Here's what happens if you do.

A Delta jet makes its approach to nearby La Guardia Airport past the Arthur Ashe Stadium during the US Open semifinal match between Rafael Nadal of Spain and Mikhail Youzhny of Russia in New York
Credit: STAN HONDA/AFP/Getty Images

Over the past month, thousands of Facebook users have shared an offer from a page titled “Delta USA” that broadcast a live video image of a Delta Air Lines boarding pass. The post promised free flights on Delta if users shared it, posted their location, and clicked on a link to submit their personal info.

That link was not to, however, but instead a site with a fishy-sounding URL. Similar offers have been appearing online for more than a year, but this was the first one I’d seen that was using Facebook Live.

I sensed immediately that this was a scam. But I wanted to find out exactly what would happen if I followed through. Fearing the worst, I took the plunge down the rabbit hole and clicked on the link to receive my “free” Delta tickets — all in the name of journalism.

I soon regretted that decision.

Screen Capture of Delta Facebook Scam
Credit: Christopher Tkaczyk

After submitting my contact info, I was asked to complete a quick survey about my consumer spending habits, credit history, annual household income, travel preferences, work status, and education. I was also asked about which brands I use frequently (a telling sign that I was about to get an avalanche of marketing spam).

To protect myself, I answered all of the queries with false information, but I did enter my real phone number and e-mail address.

About 30 minutes later, the first call came from a telemarketer. Then another. And another. Over the course of that first day, I received more than a dozen unwanted calls.

Of the ones I answered, most were recordings and only twice did I speak to a human. One began reading from a script about vitamins and health supplements, and the other offered me a free cruise to the Bahamas (including flights!) but I would need to answer a few more questions. Of course, I hung up.

After deleting a deluge of new spam e-mails from my inbox and blocking the numbers of telemarketers from my phone, I went back to find the Facebook page that touted the scam offer and discovered that it had been taken down, either by Facebook or by the anonymous user who originally created it.

I reached out to Delta to see if it is policing social media for potential scams, and if the company has been in contact with Facebook to try and identify the scammers.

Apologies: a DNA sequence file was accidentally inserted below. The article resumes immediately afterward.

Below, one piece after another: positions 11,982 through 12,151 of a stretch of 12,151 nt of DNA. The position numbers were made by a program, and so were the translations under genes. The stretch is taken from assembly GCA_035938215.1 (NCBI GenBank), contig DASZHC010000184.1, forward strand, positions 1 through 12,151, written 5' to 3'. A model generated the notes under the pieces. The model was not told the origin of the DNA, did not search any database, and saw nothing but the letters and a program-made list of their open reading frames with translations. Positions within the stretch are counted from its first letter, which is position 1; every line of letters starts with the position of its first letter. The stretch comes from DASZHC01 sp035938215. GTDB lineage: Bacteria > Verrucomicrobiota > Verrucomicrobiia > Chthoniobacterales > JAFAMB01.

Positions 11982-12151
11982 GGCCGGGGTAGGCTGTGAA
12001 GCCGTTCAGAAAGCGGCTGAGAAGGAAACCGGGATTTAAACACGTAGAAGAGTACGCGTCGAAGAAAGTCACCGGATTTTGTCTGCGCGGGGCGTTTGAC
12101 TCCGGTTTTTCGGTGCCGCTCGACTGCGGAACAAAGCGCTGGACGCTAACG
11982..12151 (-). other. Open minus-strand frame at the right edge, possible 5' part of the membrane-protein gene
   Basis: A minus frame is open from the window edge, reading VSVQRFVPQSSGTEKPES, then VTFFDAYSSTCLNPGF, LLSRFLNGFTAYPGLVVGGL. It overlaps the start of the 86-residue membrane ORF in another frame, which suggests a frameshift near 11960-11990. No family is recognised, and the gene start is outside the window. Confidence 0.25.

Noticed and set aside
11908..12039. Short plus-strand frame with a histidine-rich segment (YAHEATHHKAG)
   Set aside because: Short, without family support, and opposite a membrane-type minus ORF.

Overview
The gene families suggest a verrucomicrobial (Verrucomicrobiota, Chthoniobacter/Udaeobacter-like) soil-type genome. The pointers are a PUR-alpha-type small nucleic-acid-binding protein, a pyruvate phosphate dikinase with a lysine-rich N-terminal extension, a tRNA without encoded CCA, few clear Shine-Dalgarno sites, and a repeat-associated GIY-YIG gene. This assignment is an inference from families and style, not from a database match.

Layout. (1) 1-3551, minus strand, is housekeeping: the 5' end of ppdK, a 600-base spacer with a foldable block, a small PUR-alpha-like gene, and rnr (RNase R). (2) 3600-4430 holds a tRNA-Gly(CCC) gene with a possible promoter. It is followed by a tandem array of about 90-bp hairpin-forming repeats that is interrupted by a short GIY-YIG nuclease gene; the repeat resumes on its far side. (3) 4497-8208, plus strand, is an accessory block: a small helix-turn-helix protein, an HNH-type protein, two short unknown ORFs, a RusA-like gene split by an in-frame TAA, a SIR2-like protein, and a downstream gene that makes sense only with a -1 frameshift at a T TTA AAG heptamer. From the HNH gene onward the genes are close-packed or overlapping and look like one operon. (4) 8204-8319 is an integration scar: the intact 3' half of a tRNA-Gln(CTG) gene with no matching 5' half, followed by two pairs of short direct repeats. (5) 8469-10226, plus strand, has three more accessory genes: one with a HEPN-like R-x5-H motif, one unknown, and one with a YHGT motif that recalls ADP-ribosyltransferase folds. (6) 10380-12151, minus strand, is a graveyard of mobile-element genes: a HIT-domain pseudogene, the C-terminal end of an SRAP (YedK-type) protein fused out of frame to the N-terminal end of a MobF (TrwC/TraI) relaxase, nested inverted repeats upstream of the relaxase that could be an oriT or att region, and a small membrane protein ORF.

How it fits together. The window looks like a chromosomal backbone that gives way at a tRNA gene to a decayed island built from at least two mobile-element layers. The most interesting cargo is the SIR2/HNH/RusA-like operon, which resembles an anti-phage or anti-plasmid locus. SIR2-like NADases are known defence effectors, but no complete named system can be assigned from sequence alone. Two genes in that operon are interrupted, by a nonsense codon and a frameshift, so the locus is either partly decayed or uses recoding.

A spokesperson confirmed that the offer was indeed fake, and directed me to the airline’s Protect Your Data webpage, which states: “Over the years, Delta has received reports of attempts by parties not affiliated with us to fraudulently gather customer information in a number of ways including fraudulent emails, social media sites, postcards, Gift Card promotional websites claiming to be from Delta Air Lines and letters or prize notifications promising free travel."

"These messages were not sent by Delta Air Lines," the webpage continues. "We do not market to our customers this way, but individuals or groups intending to gather and use your personal data for their gain can be inventive in their approach – often adding messages to generate a sense of urgency so you take action.”

Later that day, I found that a new Delta USA page had been created, similar to the one that had posted the scam. As I looked through the page’s profile photos, I discovered a major red flag: an image of a middle-aged woman taking a selfie. Had the culprit mistakenly used her own photo when she created the page?

Scams on social media are usually pretty easy to spot, with misspellings of words or company names, odd photos, and a request for you to follow a third-party link.

As technology improves, so do the hackers and scammers, who are getting smarter and better at manipulating consumers with cleverly-designed profiles on Facebook and Twitter that look genuine to the undiscerning eye.

To help you spot and avoid a scam (and the likely flood of spam e-mails and calls), trust these simple tips:

Look to see if the profile has been verified

Both Facebook as well as Twitter use blue check marks next to a profile name to indicate whether or not a user or company’s profile is verified. Only genuine Delta pages, for example, will have this label.

Analyze the web address

Are you being asked to click on a link to a third-party page that’s not hosted by the company purportedly offering the deal? Chances are good that it’s fake. Don’t give any personal information (especially bank or credit card info) unless the page has been security-encrypted. Look for URLs that begin with “https.”

Trust your gut instinct

If an offer sounds too good to be true, it’s a safe bet that you’re about to get swindled.

Report the profile

Facebook and Twitter both allow you to report scam profiles, which don’t often stay live for more than a few days. Also read: How do I avoid scams on Facebook? and Unsafe Links on Twitter